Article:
An elusive beaver at Camp Polk Meadow Preserve has finally been spotted thanks to a wildlife camera.
Signs of an active beaver population have long been abundant in the lower meadow, but the Land Trust hasn't been able to get a photo of a resident beaver until now. Many thanks to Jake Schas for setting up the camera!
Camp Polk Meadow Preserve has historically always been a home for beaver. Elmer Pond, once an owner of a part of the Preserve, recalled that during winter the busy beavers made it possible to ice skate right through the middle of the meadow. In the early 1990s, about 20 beavers--the last in his section of the meadow--were removed due to the difficulty of managing the ponds and flooding created by their dams.
Now we have a better understanding of the benefits of beaver in Camp Polk Meadow Preserve. They add wood to creeks, create side channels, reduce erosion, and improve streamside vegetation. In short, they are welcome helpers in making Camp Polk Meadow Preserve better habitat for wildlife and fish.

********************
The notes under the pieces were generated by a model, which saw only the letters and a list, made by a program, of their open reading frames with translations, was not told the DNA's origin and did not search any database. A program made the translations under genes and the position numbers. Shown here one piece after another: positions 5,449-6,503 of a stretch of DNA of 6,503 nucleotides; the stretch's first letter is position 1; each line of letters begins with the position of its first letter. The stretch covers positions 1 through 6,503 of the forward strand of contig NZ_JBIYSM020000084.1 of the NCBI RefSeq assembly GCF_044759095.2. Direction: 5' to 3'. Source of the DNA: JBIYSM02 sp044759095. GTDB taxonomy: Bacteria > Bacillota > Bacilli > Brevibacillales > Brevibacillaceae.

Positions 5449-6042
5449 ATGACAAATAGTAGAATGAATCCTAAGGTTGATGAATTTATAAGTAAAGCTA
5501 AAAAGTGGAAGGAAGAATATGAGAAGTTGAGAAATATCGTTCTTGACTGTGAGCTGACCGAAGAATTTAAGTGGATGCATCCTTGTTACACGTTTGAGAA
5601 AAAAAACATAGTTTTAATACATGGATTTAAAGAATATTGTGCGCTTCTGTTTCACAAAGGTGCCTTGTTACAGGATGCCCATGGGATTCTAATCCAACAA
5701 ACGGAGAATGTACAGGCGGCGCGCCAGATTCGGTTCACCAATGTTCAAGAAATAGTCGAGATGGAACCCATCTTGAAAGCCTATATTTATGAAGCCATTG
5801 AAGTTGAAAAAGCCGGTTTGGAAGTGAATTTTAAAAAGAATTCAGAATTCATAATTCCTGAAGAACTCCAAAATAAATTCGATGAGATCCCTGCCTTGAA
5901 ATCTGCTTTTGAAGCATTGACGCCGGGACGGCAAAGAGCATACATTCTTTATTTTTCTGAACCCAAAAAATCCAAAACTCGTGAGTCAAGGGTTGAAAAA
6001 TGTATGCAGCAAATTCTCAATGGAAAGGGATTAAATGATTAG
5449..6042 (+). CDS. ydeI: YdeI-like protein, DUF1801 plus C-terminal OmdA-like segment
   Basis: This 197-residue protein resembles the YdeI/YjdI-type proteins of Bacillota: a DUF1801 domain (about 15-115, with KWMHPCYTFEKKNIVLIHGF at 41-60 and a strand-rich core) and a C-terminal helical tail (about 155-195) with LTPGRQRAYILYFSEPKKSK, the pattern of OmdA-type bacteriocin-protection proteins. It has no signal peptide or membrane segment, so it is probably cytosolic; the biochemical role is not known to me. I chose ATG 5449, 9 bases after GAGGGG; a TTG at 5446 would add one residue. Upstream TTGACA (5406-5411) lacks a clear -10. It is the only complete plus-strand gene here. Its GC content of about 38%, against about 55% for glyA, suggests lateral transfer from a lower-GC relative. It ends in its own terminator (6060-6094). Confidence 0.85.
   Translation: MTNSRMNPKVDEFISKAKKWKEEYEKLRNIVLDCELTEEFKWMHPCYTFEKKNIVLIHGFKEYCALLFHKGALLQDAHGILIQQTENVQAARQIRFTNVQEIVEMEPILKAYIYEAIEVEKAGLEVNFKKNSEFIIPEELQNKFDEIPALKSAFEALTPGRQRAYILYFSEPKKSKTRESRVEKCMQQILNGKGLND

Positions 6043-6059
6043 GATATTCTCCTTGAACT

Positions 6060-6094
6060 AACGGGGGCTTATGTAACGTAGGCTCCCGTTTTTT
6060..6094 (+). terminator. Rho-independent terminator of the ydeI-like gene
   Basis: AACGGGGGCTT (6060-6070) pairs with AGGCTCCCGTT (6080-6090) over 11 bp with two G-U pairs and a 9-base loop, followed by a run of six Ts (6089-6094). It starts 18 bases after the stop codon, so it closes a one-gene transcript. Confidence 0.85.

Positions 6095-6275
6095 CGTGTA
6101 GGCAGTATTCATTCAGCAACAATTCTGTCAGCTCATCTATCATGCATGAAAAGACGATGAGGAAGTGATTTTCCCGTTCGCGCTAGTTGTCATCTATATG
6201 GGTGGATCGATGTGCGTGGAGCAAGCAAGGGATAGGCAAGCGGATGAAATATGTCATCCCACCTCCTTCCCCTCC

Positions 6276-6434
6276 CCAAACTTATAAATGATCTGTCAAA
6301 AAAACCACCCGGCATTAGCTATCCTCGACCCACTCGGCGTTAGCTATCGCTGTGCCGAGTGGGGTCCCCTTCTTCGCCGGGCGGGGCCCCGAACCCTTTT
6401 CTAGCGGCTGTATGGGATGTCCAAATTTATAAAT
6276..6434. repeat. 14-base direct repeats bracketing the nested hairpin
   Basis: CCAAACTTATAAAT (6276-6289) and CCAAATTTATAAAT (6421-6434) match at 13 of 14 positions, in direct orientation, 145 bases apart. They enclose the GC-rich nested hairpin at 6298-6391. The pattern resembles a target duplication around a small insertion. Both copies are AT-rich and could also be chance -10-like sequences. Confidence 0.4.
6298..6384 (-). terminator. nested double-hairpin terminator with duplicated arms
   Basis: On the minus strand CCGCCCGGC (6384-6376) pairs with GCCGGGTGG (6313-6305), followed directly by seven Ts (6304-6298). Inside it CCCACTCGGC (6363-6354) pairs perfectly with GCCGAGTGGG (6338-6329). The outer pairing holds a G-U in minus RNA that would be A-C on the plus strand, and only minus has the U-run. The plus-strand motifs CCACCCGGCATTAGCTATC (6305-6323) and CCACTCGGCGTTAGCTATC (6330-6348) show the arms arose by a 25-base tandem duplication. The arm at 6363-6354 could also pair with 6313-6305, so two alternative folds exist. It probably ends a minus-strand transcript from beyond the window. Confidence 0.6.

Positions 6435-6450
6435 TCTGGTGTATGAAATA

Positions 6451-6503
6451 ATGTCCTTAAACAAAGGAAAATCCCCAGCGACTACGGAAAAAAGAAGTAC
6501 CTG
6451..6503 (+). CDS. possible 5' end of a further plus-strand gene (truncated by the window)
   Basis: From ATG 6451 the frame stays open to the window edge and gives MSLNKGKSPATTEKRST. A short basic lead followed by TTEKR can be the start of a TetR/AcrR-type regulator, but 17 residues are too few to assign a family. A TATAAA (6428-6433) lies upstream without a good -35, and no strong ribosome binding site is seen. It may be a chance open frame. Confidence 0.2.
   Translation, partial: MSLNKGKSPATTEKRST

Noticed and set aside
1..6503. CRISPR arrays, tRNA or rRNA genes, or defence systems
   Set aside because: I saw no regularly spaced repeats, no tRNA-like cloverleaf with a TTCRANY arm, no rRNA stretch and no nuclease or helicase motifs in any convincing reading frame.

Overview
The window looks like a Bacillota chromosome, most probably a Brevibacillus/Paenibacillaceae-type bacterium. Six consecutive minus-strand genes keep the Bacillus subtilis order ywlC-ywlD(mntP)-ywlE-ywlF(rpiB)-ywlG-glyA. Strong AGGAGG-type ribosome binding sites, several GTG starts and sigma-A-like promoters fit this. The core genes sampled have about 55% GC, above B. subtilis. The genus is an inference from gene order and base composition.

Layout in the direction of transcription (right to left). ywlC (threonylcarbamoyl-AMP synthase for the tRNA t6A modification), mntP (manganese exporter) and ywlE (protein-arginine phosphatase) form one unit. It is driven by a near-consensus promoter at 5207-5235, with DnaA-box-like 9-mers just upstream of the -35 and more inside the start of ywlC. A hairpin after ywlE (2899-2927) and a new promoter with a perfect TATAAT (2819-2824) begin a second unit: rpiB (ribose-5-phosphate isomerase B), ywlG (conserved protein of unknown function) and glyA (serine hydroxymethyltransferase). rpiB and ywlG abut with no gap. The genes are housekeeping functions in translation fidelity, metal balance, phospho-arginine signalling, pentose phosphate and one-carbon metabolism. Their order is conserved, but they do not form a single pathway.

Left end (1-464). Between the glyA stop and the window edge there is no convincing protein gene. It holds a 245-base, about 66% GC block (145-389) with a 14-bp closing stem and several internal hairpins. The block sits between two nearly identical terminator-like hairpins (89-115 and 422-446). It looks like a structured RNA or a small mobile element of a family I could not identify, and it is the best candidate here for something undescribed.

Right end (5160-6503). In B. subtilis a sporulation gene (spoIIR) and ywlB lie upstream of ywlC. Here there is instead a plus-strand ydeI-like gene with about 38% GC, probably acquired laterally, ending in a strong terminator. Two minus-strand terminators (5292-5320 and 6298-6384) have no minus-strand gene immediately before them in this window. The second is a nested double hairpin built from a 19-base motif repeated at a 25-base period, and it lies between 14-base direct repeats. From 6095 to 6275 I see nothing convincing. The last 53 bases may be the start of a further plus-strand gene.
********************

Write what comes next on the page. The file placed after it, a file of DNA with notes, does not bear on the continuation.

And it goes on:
We are happy to see this beaver has a home at Camp Polk Meadow Preserve. With Whychus Creek now reunited with its historic channel through Camp Polk Meadow, we hope that beavers will continue to make their comeback.
Also spotted at Camp Polk Meadow Preserve by Jake Schas: over 80 elk moving through the meadow! It's been a great few weeks for wildlife sightings!